Victim didn’t have permit for large, flightless bird

National
Bird Kills Man_1555386672524

FILE – In this June 30, 2015, file photo, an endangered cassowary roams in the Daintree National Forest, Australia. On Friday, April 12, 2019, a cassowary, a large, flightless bird native to Australia and New Guinea, killed its owner when it attacked him after he fell on his property near Gainesville, Fla. Cassowaries are similar […]

ALACHUA, Fla. (AP) — Officials say a Florida breeder who was fatally attacked by a large, flightless bird native to Australia and New Guinea did not have a permit to own the animal.

Florida Fish and Wildlife Conservation Commission spokeswoman Karen Parker confirmed Monday that 75-year-old Marvin Hajos exercised an exemption in the agency’s captive wildlife rules. The attack occurred Friday near Gainesville.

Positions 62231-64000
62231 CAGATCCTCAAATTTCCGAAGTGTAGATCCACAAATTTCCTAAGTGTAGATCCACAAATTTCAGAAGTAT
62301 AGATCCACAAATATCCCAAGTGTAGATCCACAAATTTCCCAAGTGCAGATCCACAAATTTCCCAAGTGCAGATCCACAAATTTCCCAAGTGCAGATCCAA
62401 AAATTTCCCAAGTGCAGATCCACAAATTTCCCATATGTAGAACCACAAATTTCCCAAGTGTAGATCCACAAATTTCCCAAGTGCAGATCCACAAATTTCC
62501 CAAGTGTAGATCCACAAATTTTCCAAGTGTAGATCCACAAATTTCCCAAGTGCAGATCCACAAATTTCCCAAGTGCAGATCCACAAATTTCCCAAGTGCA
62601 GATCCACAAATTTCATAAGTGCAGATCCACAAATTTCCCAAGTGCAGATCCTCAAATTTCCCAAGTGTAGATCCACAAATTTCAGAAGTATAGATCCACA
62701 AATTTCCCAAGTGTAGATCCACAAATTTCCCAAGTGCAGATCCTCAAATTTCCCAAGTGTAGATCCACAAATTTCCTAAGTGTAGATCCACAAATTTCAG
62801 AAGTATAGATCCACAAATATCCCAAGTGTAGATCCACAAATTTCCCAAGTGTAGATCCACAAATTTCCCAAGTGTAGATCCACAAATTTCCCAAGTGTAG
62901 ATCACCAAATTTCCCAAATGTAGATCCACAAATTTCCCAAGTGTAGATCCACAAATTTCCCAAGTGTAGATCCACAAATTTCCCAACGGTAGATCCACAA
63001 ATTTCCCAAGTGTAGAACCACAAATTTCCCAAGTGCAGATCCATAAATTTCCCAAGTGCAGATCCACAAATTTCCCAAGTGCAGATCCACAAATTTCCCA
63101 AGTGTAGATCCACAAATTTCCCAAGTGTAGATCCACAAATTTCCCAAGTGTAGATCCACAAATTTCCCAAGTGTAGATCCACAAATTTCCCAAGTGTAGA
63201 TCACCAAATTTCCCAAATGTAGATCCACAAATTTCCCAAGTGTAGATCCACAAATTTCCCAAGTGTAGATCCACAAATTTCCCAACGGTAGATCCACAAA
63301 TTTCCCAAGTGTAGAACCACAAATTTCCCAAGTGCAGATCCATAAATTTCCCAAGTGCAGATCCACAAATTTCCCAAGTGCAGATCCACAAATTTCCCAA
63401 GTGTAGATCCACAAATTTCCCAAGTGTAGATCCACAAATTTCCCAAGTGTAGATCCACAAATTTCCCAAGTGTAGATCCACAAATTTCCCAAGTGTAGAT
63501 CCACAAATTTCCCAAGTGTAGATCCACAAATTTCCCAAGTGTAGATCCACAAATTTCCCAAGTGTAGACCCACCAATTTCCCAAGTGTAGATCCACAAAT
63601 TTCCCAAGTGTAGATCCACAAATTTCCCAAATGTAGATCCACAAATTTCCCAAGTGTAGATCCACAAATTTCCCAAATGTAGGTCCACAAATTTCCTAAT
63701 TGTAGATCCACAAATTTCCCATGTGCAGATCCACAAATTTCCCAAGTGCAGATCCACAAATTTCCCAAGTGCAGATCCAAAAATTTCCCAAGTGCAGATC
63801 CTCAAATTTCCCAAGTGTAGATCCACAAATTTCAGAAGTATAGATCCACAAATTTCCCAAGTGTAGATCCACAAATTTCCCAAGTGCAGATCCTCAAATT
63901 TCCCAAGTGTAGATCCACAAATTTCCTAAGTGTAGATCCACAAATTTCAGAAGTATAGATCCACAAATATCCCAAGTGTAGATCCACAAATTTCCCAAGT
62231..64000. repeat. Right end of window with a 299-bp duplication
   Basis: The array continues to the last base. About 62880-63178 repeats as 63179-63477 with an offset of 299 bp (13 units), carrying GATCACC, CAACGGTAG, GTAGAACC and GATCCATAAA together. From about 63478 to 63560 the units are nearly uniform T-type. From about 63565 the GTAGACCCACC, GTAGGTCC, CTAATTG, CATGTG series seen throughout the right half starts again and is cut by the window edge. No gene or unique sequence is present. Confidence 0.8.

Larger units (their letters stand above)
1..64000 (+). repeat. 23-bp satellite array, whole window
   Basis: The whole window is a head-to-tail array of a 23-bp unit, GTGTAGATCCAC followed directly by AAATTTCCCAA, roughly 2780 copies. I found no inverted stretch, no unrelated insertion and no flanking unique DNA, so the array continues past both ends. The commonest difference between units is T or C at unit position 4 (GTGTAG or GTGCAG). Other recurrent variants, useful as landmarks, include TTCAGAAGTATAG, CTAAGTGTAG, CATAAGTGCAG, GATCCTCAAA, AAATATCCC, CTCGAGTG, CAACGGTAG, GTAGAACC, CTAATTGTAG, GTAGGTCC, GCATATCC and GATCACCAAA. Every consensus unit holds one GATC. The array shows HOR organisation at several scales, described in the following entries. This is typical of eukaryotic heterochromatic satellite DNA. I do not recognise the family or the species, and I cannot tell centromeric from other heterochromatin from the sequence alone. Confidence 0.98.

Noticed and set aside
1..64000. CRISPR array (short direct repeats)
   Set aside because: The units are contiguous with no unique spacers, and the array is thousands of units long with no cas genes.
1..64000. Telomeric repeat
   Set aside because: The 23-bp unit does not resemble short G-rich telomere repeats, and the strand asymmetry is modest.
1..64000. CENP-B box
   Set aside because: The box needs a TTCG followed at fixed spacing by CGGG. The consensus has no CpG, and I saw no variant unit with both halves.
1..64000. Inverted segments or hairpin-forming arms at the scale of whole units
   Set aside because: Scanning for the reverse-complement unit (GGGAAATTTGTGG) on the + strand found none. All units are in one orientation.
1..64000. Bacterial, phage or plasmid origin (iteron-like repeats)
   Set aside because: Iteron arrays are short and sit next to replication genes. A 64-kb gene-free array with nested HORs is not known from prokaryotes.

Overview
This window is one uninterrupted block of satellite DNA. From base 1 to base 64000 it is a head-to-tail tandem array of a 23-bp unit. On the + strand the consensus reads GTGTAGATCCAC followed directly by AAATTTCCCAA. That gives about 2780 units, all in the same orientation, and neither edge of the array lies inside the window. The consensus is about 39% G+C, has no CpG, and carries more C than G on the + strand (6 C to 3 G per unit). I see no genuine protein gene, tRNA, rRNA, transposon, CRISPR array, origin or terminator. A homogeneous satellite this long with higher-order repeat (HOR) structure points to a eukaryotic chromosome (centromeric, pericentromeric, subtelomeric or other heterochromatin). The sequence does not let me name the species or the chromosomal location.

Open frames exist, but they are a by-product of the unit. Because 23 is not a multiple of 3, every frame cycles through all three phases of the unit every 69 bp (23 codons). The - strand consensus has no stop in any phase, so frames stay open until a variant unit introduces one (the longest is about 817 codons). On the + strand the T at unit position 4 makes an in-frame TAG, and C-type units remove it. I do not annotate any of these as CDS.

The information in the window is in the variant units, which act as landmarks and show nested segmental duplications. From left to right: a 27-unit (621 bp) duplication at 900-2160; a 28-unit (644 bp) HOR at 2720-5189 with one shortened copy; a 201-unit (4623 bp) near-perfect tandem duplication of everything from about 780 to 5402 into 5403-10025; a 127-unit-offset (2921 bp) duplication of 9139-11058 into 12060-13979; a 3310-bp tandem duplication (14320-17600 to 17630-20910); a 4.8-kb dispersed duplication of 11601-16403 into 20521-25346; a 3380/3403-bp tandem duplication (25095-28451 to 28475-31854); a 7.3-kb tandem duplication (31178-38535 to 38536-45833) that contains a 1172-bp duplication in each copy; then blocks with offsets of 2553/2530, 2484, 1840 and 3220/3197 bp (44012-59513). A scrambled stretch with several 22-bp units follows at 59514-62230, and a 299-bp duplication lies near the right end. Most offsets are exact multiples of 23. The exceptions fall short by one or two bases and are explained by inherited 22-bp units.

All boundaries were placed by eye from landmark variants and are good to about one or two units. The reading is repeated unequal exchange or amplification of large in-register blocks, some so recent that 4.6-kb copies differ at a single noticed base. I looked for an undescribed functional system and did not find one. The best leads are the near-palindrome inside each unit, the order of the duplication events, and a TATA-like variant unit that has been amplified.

The Gainesville Sun reports that a permit is normally required to possess, sell or publicly exhibit cassowaries, but breeders are exempt from the rule.

Cassowaries are similar to emus and stand up to 6 feet (1.8 meters) tall and weigh up to 130 pounds (59 kilograms). The San Diego Zoo’s website calls them the world’s most dangerous bird with a four-inch (10-centimeter), dagger-like claw on each foot that can cut open people or predators.

Copyright 2019 Nexstar Broadcasting, Inc. All rights reserved. This material may not be published, broadcast, rewritten, or redistributed.

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